Monday, February 24, 2014

How Many Votes Can I Cast With This Much Money?

Politics and profit go hand in hand on Hilton Head Island. Profit and Politics in Paradise: The Development of Hilton Head Island, by Michael N. Danielson, speaks to the history of developers and resort operators extracting from the Island what value they can while destroying its natural beauty, and I will quote Mr. Danielson's book throughout this blog. Private power begets substantial political influence. Obviously.

Charles Fraser and Fred Hack fancied themselves as benevolent and responsible dictators of the Island in their significant contributions to and development of the Island. But it was their idealism and commitment to quality that placated the Island's residents. A restriction on building more than five stories tall seems to me to be purposed and desired: prevent corporations from building beachfront timeshares and resorts from towering over the Town.

Could you imagine Hilton Head Island turned Myrtle Beach? In fact, [t]he recurring nightmare was that Hilton Head would become like Myrtle Beach . . ." "[T]he beachfront hotel was clearly repugnant to most island residents who do not want another Miami Beach" (internal citations and quotations omitted throughout; please send request to author for page citations). Yet money speaks, and financial pressures, or motivations, resulted in few private interests shaping Hilton Head Island. "Their paramount concern was the bottom line, and to increase profits they would press for more of everything."

Residents, not timeshare companies and resorts, have a stake in the Island's community. They, we, live here. Property values will come and go depending upon the quality of the community. Some absentee owners can fly back home in their private jets after taking what they want from the Island. And so there is a natural strife between residents and timeshare companies/resorts/developers. But that is not as accurate of a statement as it could be. It is a "strife between more responsible developers/residents and less responsible ones."

"People who moved to Hilton Head would have been far less willing to accept the developers' dominant role if Fraser and Hack had not been committed to quality." And the same should stand true today. Or does it? Will we build timeshare buildings to the sky? Will jumbo jets politely pollute the Island and be a noisy nuisance circling the island for a landing on a large Hilton Head airport? Can we please build a highway somewhere? And I could see where I was going if we would finally fill the night sky with neon flashing business signs.

Danielson speaks to the "greedy developer syndrome" on Hilton Head. We have a "high-rise hotel in Palmetto Dunes." An airport. The cross-island expressway. Oh, and the lovely and certainly affectionately labeled "stack-a-shacks" that were brought to the Island pre-fabricated and constructed apparently without reference to the environment and quality of other Island developments. Greed?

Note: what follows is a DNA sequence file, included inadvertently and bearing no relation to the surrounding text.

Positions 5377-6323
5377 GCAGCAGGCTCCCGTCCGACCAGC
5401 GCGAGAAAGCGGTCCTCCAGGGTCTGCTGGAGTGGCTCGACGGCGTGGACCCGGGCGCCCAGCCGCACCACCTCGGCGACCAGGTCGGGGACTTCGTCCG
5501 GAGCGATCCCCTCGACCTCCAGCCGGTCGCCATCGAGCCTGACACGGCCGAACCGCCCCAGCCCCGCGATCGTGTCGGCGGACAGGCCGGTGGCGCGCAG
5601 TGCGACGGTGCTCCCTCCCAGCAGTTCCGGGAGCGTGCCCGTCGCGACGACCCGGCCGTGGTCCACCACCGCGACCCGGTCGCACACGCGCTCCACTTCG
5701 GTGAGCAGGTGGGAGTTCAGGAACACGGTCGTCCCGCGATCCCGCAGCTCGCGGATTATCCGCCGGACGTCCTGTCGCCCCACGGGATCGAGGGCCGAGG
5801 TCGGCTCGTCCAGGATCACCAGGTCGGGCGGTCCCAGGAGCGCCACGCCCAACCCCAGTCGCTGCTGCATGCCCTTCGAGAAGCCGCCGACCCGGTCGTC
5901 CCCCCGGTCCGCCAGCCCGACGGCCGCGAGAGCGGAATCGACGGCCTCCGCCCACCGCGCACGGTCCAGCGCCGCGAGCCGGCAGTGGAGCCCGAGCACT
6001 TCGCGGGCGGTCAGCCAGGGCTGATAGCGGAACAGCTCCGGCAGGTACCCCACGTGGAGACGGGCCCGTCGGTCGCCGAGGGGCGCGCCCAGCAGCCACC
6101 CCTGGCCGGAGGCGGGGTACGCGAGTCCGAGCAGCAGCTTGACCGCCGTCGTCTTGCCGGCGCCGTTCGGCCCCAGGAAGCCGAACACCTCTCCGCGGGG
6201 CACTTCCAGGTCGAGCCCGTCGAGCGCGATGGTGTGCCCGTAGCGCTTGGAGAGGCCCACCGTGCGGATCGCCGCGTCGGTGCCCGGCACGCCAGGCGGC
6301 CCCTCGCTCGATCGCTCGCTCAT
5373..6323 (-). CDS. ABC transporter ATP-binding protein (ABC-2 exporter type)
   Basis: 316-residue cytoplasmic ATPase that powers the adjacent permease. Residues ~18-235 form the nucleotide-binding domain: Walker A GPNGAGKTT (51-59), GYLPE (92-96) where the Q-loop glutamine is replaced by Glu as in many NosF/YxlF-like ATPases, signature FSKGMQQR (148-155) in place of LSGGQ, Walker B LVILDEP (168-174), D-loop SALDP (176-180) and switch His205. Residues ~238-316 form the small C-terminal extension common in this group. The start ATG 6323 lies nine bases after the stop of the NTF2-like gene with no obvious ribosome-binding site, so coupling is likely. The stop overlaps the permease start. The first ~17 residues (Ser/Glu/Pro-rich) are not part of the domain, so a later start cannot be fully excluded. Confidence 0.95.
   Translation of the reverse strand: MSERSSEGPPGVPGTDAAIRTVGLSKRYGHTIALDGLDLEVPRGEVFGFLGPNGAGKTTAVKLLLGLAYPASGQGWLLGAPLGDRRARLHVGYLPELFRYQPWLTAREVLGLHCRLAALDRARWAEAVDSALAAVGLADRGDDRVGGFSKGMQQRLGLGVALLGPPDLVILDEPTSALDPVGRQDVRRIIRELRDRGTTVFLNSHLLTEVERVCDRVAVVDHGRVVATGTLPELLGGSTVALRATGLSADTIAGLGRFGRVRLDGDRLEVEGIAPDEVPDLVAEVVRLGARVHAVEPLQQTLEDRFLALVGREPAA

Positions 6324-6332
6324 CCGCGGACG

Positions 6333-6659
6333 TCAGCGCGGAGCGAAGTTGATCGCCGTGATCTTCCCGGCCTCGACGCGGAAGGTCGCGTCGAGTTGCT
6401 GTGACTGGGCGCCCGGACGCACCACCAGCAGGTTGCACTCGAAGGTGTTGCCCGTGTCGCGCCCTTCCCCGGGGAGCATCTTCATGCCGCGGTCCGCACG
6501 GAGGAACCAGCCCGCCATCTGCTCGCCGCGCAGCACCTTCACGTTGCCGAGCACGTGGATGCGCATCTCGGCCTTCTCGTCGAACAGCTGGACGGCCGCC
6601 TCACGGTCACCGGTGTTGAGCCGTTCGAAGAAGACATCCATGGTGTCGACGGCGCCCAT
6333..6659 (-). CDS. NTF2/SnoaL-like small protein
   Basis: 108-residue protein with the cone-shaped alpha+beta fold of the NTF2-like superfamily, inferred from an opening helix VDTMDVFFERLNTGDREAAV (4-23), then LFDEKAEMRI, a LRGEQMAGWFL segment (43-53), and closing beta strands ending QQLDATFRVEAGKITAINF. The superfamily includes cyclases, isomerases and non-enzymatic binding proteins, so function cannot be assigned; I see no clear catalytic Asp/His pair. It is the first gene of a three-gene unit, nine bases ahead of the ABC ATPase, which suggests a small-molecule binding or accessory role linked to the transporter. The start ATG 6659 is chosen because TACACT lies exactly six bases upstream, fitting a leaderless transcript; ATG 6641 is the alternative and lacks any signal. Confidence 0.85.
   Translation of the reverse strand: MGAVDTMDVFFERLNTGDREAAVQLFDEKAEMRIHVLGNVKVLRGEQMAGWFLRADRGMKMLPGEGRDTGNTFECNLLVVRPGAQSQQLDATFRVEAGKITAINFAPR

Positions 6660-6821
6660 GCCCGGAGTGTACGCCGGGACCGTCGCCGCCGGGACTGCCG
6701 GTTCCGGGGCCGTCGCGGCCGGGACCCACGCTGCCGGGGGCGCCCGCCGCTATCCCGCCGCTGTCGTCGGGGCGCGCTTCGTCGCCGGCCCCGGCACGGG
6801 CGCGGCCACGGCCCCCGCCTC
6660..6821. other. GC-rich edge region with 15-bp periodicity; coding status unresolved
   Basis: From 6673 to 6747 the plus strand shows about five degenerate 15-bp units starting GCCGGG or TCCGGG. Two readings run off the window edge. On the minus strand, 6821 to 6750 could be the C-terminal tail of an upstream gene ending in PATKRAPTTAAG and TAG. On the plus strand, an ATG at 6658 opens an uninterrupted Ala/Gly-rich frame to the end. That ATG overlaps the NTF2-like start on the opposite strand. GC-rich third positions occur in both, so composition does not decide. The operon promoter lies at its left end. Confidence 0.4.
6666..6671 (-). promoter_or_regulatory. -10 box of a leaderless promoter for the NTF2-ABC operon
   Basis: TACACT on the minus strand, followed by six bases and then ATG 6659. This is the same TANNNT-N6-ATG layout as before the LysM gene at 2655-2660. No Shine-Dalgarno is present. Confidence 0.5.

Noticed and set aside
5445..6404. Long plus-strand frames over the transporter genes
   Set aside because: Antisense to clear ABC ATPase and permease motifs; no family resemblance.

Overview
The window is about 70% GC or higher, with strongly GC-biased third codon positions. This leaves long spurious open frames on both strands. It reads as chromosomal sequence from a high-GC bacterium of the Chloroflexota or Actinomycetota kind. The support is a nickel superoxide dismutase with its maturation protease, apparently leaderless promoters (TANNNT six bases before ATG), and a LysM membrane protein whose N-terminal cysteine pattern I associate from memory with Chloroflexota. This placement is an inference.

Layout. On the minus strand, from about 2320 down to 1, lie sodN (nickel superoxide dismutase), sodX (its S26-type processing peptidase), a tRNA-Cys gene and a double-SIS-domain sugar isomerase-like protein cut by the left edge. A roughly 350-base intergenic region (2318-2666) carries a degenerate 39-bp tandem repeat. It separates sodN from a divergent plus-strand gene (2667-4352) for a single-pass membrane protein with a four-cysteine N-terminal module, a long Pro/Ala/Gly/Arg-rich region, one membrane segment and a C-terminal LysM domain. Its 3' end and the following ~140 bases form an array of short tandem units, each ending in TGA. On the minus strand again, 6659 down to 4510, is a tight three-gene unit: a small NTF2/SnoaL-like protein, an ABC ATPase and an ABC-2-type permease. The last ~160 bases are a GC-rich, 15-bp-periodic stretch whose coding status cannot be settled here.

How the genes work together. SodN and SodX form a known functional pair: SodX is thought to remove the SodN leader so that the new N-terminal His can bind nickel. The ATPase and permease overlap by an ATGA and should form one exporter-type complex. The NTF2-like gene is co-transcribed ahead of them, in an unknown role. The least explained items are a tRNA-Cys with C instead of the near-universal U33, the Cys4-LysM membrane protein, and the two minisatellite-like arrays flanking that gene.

"[P]reserving paradise became the rallying point of people in plantations. The threats posed by uncontrolled and inappropriate development brought settlers together." And what is inappropriate development? Again, luckily, timeshare companies/resorts/developers do not vote. They do not get to decide.

"The problem was neither growth nor development, pioneers insisted, but a few bad apples, unscrupulous people who did not care about an island treasured by local businesses." Can this be? I recently quoted Mayor Riley of the City of Charleston in another blog entry wherein the Mayor speaks to the fact that the City is dependent upon tourism, like Hilton Head, and that Charleston rejects unscrupulous business practices. In fact, Charleston adopted a local law governing timeshare companies. Hilton Head also rejects unscrupulous businesses and their practices, right?

Some of the most disturbing features of growth and development on the Island for residents were condominiums. "Even more distressing to residents was time-sharing. Of all the methods devised to squeeze more golden eggs from the Hilton Head goose, none was more attractive to developers than time-sharing."

Here is how it works: take a condo unit, divide it into 52 weeks, and sell them to 52 people at an extremely inflated price. Then take the timeshare you just bought, look it up on eBay, and find that it recently sold for $1. The problem with timeshares then are the same problems with timeshares now: unscrupulous business practices. For a community that depends upon tourism, a reputation for unscrupulous business practices results in that timeshare selling on the open market for $1. Do residents think their property values are safe? Also very important for residents is that the timeshare has no real identifiable owner, severing "the link between ownership and a sense of responsibility for property and commitment to community."

Somewhat disappointingly, I discovered halfway through Danielson's book that when Charles Fraser experienced (more) financial difficulties in the 1970s and needed some quick cash, it was not "some fast-buck operator from the big city" but Charles Fraser who introduced the first timeshare to Harbor Town. Luckily, Charles Fraser did not start off with Hilton Head by developing timeshares. "Profit-seeking alone would have produced a different kind of Sea Pines and Hilton Head . . . ." Timeshare community is an oxymoron, an allusion, not a residence.

In sum, I will answer the question in the title and remind you of this: "It's not one dollar, one vote; it's one person, one vote."